Extensive and diverse - these are not only the challenges that the University of Erfurt will have to face in the future, this also applies to the programme of today's "Dies academicus". Those who missed parts of it had the opportunity to get an overview of what was discussed today. Wonderfully moderated by Professor Julia Knop, there was a podium at the end of the day where representatives of the individual status groups looked back on the results and impulses of the "Dies" and also reflected on the feedback of the participants.

In short, there were numerous opportunities today to gather ideas for successful cooperation on campus, to enter into conversation and to discuss how the university can succeed in the 21st century. Those who are not yet on their way there – this also became clear – are cordially invited to join in and do so. "University" does not work alone...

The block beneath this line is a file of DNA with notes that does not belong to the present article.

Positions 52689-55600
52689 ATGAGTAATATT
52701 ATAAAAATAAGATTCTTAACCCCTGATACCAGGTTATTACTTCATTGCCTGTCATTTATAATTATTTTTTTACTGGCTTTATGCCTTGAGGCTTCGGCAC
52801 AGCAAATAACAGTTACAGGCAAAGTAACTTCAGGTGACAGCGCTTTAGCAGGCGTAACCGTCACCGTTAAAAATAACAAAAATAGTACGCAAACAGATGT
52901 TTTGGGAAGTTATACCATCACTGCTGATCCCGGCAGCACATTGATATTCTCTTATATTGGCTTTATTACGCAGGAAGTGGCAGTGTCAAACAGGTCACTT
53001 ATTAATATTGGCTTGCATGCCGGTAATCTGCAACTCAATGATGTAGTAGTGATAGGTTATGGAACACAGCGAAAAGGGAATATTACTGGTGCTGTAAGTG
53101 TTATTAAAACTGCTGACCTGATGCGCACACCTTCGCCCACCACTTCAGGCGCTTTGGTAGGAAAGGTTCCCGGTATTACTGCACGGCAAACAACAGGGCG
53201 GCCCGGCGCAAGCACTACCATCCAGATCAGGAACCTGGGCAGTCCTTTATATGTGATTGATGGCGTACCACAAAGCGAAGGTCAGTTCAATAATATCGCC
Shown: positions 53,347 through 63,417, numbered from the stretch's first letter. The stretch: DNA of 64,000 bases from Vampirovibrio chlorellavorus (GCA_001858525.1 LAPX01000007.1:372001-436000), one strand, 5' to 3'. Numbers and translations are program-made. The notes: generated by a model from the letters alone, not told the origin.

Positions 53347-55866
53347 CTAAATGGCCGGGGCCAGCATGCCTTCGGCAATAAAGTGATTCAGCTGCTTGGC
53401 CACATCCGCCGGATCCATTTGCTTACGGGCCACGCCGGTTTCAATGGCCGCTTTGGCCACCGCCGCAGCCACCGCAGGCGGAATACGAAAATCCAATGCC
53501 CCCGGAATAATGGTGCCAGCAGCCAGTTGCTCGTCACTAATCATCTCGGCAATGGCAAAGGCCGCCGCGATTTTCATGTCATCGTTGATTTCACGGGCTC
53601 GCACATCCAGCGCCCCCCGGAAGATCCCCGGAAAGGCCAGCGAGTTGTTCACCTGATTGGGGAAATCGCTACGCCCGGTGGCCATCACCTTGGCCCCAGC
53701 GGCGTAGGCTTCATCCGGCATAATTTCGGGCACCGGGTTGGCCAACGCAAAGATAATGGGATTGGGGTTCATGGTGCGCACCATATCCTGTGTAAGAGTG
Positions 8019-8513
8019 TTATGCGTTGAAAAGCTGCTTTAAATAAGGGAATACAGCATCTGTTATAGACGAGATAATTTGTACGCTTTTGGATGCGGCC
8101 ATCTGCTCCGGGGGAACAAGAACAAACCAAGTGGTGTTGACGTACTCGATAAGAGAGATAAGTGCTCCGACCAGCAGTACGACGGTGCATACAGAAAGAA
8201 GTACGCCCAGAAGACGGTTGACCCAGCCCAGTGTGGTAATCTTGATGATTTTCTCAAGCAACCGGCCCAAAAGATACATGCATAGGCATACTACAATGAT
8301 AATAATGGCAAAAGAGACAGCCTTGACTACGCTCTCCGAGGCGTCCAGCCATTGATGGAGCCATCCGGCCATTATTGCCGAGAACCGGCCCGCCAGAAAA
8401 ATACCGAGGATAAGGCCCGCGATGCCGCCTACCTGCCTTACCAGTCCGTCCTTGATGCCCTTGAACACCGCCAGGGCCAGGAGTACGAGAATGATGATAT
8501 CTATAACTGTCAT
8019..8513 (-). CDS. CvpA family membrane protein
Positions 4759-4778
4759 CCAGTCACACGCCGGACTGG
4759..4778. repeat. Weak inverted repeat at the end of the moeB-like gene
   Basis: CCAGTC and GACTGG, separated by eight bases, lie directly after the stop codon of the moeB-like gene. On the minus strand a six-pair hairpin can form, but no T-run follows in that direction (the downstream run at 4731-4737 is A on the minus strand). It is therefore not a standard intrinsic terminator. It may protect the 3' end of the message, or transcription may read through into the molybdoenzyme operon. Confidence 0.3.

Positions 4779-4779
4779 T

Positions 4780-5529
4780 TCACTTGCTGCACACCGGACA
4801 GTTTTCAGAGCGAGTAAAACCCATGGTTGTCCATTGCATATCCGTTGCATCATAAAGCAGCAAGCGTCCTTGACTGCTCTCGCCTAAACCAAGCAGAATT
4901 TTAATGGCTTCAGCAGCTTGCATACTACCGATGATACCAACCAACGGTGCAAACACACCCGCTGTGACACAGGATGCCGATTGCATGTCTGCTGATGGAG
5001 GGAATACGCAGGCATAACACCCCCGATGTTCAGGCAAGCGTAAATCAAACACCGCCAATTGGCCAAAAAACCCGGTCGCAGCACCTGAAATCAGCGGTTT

More results ...

... and photos from the event you will soon find on our

"Dies academicus" website